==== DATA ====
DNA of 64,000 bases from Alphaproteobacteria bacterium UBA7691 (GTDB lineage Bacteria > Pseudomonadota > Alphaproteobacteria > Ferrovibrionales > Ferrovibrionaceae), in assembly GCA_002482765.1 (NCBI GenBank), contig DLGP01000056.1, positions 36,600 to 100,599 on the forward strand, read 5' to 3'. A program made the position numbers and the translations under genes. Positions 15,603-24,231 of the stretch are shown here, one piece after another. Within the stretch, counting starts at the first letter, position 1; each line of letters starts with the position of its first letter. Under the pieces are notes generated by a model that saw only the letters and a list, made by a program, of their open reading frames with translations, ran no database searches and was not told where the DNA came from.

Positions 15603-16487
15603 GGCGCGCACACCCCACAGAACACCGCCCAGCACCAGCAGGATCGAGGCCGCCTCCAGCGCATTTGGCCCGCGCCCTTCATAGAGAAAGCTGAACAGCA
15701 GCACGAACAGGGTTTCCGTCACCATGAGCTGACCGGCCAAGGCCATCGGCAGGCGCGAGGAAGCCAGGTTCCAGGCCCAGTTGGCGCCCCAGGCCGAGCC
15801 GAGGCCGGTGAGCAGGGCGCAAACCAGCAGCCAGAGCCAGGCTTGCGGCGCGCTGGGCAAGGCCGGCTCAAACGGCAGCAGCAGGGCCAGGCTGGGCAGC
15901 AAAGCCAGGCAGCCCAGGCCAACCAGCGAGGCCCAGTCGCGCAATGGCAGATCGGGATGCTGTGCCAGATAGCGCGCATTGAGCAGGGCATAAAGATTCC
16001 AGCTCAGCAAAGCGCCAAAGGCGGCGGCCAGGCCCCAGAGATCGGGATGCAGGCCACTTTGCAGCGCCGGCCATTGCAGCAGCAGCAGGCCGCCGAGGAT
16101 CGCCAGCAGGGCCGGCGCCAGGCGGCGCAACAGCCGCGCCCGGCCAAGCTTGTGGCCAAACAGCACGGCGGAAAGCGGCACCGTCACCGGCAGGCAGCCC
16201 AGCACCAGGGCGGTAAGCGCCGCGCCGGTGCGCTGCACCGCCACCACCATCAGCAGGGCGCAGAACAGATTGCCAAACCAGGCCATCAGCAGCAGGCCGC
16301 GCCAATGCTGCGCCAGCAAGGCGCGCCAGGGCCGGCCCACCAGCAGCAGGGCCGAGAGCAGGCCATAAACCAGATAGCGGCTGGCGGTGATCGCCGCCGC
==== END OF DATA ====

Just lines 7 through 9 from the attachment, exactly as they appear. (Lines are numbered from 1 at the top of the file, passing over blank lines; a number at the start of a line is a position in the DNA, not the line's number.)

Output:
16001 AGCTCAGCAAAGCGCCAAAGGCGGCGGCCAGGCCCCAGAGATCGGGATGCAGGCCACTTTGCAGCGCCGGCCATTGCAGCAGCAGCAGGCCGCCGAGGAT
16101 CGCCAGCAGGGCCGGCGCCAGGCGGCGCAACAGCCGCGCCCGGCCAAGCTTGTGGCCAAACAGCACGGCGGAAAGCGGCACCGTCACCGGCAGGCAGCCC
16201 AGCACCAGGGCGGTAAGCGCCGCGCCGGTGCGCTGCACCGCCACCACCATCAGCAGGGCGCAGAACAGATTGCCAAACCAGGCCATCAGCAGCAGGCCGC